So why did I put the words “fad diets” in the title? I believe, despite the fact all these diets have been around since before 1975, that they surge and recede in popularity at different points in time. We have been treated to a few years of “juice diets” being a fad, and are now seeing a rise in raw veganism, and whilst many people are lifelong followers of raw veganism, there is currently a growing number who are following the diet for a few months to lose weight – for these people, raw veganism is a fad diet. Fruitarianism and sproutarianism have never really been fad diets – but I predict that in a few years’ time, fruitarianism will be the big thing, as people search ever more deeply for answers to the fundamental question that drives almost everything that we do in life: “what’s for dinner?”
I have quantified the nutritional value of each of the diets listed above, and put this information into a table, to show how easy (or possible) it is to get the basic nutrients from them, this was so I could speak with a little more authority about these diets as I wanted to know whether foods actually existed in the categories that could provide all the nutrients humans require. One limitation of this sort of data is that it doesn’t actually show what volume of food you would need to eat to get the assorted nutrients. If you would like to know more about which foods contain which nutrients, all the data I used to compile my table came from this amazing database: http://foodinfo.us/SourcesUnabridged.aspx?Nutr_No=502
And here is my table (click to enlarge):
Table of comparison of vegan diets
Raw food diets are really trending at the moment, and raw veganism, once the domain of tree-dwelling anorak-clad protesters is now becoming much more mainstream. If veganism is as out-there and uncommon as vegetarianism was 30 years ago, raw veganism is as common as veganism was five years ago. It’s much more talked about by people in social situations, although the conversations do still tend towards insecure ridicule in the “what are your shoes made of?” vein. As you can see from my table, Raw Veganism scored 97 for total nutritional value, compared to 110 for veganism and 121 for ovo-vegetarianism.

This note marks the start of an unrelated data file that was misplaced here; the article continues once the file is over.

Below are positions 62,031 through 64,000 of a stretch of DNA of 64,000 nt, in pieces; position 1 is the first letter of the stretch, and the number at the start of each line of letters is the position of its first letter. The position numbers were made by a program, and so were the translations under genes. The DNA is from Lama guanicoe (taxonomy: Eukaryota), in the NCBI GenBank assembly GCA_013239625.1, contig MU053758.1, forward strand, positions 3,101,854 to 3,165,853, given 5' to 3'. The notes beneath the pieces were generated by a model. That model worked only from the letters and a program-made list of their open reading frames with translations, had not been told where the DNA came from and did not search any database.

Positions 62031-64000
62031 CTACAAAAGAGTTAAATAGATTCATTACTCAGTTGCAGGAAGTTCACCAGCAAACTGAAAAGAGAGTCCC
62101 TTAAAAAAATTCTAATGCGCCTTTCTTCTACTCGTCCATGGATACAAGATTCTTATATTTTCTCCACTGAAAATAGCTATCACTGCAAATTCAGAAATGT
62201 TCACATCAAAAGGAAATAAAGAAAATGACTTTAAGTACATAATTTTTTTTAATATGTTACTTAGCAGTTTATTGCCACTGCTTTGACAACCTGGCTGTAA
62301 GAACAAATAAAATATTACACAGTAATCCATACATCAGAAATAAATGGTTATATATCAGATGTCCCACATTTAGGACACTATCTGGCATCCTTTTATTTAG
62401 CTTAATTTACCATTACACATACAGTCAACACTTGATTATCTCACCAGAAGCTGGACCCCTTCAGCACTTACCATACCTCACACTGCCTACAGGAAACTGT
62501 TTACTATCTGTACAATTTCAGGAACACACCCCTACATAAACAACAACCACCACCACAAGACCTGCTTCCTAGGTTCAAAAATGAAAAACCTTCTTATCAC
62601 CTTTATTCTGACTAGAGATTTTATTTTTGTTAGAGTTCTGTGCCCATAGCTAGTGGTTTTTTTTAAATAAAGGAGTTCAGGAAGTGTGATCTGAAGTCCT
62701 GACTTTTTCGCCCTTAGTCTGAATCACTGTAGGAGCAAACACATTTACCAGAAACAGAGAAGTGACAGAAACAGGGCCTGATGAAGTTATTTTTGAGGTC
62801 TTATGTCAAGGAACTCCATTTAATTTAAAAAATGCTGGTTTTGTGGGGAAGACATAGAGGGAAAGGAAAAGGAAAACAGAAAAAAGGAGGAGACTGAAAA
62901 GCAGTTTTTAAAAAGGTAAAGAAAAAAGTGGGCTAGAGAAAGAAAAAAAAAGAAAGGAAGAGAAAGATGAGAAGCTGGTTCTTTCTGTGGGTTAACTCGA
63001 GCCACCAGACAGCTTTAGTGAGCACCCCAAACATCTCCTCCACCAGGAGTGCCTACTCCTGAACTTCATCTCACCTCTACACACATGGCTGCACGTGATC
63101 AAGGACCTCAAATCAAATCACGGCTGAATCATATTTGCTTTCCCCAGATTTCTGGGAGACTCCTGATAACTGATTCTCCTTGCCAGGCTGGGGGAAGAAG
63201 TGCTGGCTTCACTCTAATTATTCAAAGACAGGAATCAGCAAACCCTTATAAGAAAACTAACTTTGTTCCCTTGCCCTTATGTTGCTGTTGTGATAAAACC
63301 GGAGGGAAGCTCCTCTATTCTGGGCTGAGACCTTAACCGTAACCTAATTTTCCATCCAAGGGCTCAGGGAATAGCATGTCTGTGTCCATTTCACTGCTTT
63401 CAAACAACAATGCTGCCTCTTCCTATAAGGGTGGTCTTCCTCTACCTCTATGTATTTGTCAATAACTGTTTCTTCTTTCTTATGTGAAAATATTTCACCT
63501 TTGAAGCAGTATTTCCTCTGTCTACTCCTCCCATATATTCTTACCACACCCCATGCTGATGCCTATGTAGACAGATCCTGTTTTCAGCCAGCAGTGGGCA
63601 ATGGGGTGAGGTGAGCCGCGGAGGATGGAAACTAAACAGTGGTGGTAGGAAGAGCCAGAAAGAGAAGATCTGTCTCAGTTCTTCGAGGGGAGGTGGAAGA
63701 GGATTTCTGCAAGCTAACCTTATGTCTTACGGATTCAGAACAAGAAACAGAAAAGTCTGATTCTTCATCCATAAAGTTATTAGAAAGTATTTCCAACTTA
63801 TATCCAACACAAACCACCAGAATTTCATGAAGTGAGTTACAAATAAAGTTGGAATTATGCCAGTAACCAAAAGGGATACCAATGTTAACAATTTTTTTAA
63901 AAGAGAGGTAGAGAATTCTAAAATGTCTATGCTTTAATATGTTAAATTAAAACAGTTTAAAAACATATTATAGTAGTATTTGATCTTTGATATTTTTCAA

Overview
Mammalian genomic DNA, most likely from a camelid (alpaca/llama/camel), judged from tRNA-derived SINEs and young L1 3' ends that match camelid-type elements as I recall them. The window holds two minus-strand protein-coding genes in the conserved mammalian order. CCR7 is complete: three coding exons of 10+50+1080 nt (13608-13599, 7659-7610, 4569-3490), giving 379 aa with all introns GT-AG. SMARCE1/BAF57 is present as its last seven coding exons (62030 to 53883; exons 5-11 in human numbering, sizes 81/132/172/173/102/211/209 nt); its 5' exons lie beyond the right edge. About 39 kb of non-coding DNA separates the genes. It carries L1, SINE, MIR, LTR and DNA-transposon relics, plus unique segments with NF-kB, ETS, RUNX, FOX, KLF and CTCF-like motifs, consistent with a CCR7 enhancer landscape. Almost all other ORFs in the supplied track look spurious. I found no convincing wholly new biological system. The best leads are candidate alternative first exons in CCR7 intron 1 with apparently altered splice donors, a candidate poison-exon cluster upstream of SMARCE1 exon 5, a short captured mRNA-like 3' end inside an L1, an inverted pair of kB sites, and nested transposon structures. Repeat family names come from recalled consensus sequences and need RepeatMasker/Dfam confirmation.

The rules: Raw vegans do not eat or use any animal products, of course. The plant-based foods they do eat must not have been heated above 104-120F (40-49 degrees Celsius) at any point in their production cycle, and also must not contain certain additives deemed unfitting with the raw vegan philosophy. Some proponents advocate a 75% raw vegan lifestyle to ensure particular nutrients are still part of the daily diet, but many others state that their diet is as complete as a vegan one in terms of nutrition, therefore including 25% of cooked food makes no sense. I’m not in possession of any nutritional software, so couldn’t say who is right, although I do know the vitamin content of bell peppers changes when they’re cooked (I really want a program that accesses a database of nutrients; I could write one, but I’d need to populate a database with all known edible plants so I could use it wherever I was, so if you know of one that’s ready-made, or have made one that you’d like reviewing, drop me a line). Aside from not eating cooked food, the biggest difference between raw veganism and veganism is lack of soy-based products – staples such as tofu, soymilk, dairy free chocolate and cheese – because of the production methods. For me, that’s the main appeal because I feel like I can be overly dependent on soy, and I particularly was when I was vegan. Tofu is my favourite food ever but I wonder how many great things I’m missing out on because I gravitate towards tofu.
See my table pictured above to see how raw veganism fares compared to other diets.